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Synthetic refrigeration oil composition for HFC applications
8709276 Synthetic refrigeration oil composition for HFC applications
Patent Drawings:

Inventor: Wei, et al.
Date Issued: April 29, 2014
Application:
Filed:
Inventors:
Assignee:
Primary Examiner: Peets; Monique
Assistant Examiner:
Attorney Or Agent: Westby; Timothy S.Porter Hedges LLP
U.S. Class: 252/68; 426/611; 426/612; 554/211; 554/220; 554/30
Field Of Search: ;252/68; ;426/611; ;426/612; ;554/30; ;554/211; ;554/220
International Class: C09K 5/00; A23D 7/00; A23D 9/00; C09F 7/00; A61K 49/04
U.S Patent Documents:
Foreign Patent Documents: ZL200780040919.1; 53143609; 63-205394; 10001689; 2007262208
Other References: Notice of Allowance dated Jun. 28, 2012 for counterpart U.S. Appl. No. 13/267,536; 13 pages. cited by applicant.
Notice of Allowance dated Aug. 5, 2011 for corresponding U.S. Appl. No. 12/955,592 (7 pgs.). cited by applicant.
Office Action dated Dec. 7, 2011 for corresponding U.S. Appl. No. 13/267,536 (9 pgs.). cited by applicant.
Japanese Office Action dated Nov. 13, 2012 for corresponding Japanese Application No. 2009-528507 (3 pgs.). cited by applicant.
Chinese Office Action dated Mar. 18, 2010 for corresponding Chinese Application No. 200780040919.1 (26 pgs.). cited by applicant.
Chinese Office Action dated Oct. 25, 2010 for corresponding Chinese Application No. 200780040919.1 (7 pgs.). cited by applicant.
Chinese Office Action dated Jun. 15, 2011 for corresponding Chinese Application No. 200780040919.1 (6 pgs.). cited by applicant.
Chinese Office Action dated Jan. 18, 2012 for corresponding Chinese Application No. 200780040919.1 (7 pgs.). cited by applicant.
International Search Report dated Jan. 24, 2004 for corresponding International Application No. PCT/US2007/078542 (2 pgs.). cited by applicant.
"Polyhydroxyalkanoates", Wikipedia, Jun. 7, 2011, pp. 1-5. cited by applicant.
European Search Report dated Dec. 15, 2010, International Application No. EP 07814872 (3 pgs.). cited by applicant.
Office Action dated Dec. 15, 2008, U.S. Appl. No. 11/855,007. cited by applicant.
Final Office Action dated May 28, 2009, U.S. Appl. No. 11/855,007. cited by applicant.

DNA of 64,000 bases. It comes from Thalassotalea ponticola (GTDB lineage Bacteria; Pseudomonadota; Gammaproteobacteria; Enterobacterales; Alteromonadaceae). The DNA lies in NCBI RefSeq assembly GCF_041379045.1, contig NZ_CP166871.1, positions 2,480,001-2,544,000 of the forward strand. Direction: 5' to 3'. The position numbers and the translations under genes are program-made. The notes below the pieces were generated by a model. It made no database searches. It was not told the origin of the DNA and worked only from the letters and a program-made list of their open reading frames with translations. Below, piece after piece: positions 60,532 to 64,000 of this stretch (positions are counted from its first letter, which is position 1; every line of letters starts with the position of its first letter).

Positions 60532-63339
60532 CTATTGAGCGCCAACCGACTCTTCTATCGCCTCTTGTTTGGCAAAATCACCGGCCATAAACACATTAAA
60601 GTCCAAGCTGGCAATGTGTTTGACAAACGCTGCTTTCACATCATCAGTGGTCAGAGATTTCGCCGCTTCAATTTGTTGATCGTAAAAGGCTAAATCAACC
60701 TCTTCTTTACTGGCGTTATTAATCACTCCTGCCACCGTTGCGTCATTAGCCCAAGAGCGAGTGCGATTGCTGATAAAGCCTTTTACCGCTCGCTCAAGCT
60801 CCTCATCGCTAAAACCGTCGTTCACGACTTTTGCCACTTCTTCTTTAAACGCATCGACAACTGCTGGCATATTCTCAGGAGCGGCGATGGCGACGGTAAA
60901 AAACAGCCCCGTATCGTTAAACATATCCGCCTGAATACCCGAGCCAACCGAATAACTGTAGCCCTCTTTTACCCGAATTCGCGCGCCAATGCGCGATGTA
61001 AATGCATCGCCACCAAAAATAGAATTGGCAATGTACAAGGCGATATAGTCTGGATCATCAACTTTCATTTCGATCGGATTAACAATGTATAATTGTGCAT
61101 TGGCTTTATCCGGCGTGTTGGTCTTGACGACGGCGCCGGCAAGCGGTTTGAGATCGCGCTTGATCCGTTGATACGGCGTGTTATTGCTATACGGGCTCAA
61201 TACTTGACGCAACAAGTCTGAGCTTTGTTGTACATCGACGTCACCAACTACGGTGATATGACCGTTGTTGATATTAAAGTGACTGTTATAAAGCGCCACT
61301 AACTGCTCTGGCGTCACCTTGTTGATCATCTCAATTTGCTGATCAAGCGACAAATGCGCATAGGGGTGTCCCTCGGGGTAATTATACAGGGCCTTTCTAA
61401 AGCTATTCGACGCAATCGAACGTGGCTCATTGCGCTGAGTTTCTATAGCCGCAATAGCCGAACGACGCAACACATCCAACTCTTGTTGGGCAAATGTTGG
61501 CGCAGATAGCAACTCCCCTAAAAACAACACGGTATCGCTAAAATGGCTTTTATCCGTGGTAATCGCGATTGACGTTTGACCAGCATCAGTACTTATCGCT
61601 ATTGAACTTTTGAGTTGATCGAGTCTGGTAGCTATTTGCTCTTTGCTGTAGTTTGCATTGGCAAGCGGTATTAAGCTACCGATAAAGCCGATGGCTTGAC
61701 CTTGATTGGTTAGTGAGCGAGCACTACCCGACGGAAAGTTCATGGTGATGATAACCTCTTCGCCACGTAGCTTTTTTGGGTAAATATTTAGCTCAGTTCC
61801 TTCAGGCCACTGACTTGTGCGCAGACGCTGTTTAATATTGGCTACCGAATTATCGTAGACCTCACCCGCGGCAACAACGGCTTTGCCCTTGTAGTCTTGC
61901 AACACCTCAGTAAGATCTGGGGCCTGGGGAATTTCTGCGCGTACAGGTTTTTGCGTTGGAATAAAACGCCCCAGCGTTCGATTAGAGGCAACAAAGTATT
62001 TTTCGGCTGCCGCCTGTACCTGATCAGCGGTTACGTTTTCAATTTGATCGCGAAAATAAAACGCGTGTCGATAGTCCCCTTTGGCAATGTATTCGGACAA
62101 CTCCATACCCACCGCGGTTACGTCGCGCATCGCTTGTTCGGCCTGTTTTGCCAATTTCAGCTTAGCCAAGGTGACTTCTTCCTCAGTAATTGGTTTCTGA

Office Action dated Dec. 1, 2009, U.S. Appl. No. 11/855,007. cited by applicant.
Office Action dated Sep. 16, 2009, U.S. Appl. No. 11/855,007. cited by applicant.
Office Action dated May 26, 2010, U.S. Appl. No. 11/855,007. cited by applicant.
Office Action dated Feb. 17, 2011, U.S. Appl. No. 11/855,007. cited by applicant.
Office Action dated Aug. 19, 2011, U.S. Appl. No. 11/855,007. cited by applicant.
Office Action dated Mar. 18, 2011, U.S. Appl. No. 12/955,592. cited by applicant.
Notice of Allowance dated Nov. 15, 2011, U.S. Appl. No. 11/855,007. cited by applicant.
Japanese Office Action dated Jun. 11, 2013 for corresponding Japanese Application No. 2009-528507 (2 pgs.). cited by applicant.
European Office Action dated Jan. 18, 2013 for corresponding European Application No. 078140872.3 (4 pgs.). cited by applicant.









Abstract: A refrigeration composition containing at least one ester formed by esterification of a hydroxycarboxylic acid component and an alcohol component, the hydroxycarboxylic acid component chosen from hydroxycarboxylic acids comprising more than one carboxylic acid group, hydroxystearic acid, hydroxylauric acid, hydroxydecanoic acid, hydroxyarachidic acid, hydroxypalmitic acid, hydroxylinoleic acid, hydroxyerucic acid, hydroxyarachidonic acid, ricinoleic acid, and combinations thereof, and the alcohol component containing at least one alcohol; and a base oil lubricant chosen from alkylbenzenes, alkylated naphthenics, polyalkylene glycols, polyvinylethers, polyalphaolefins, mineral oils, polyol esters, and combinations thereof.
Claim: What is claimed is:

1. A refrigeration composition comprising: at least one ester, each of the at least one esters formed by esterification of only two components: a hydroxycarboxylic acidcomponent and an alcohol component, the hydroxycarboxylic acid component selected from the group consisting of hydroxycarboxylic acids comprising more than one carboxylic acid group, hydroxystearic acid, hydroxylauric acid, hydroxydecanoic acid,hydroxyarachidic acid, hydroxypalmitic acid, hydroxylinoleic acid, hydroxyerucic acid, hydroxyarachidonic acid, ricinoleic acid, and combinations thereof, and the alcohol component comprising a polyalkylene glycol; and a base oil lubricant selected fromthe group consisting of alkylbenzenes, alkylated naphthenics, polyalkylene glycols, polyvinylethers, polyalphaolefins, mineral oils, polyol esters, and combinations thereof.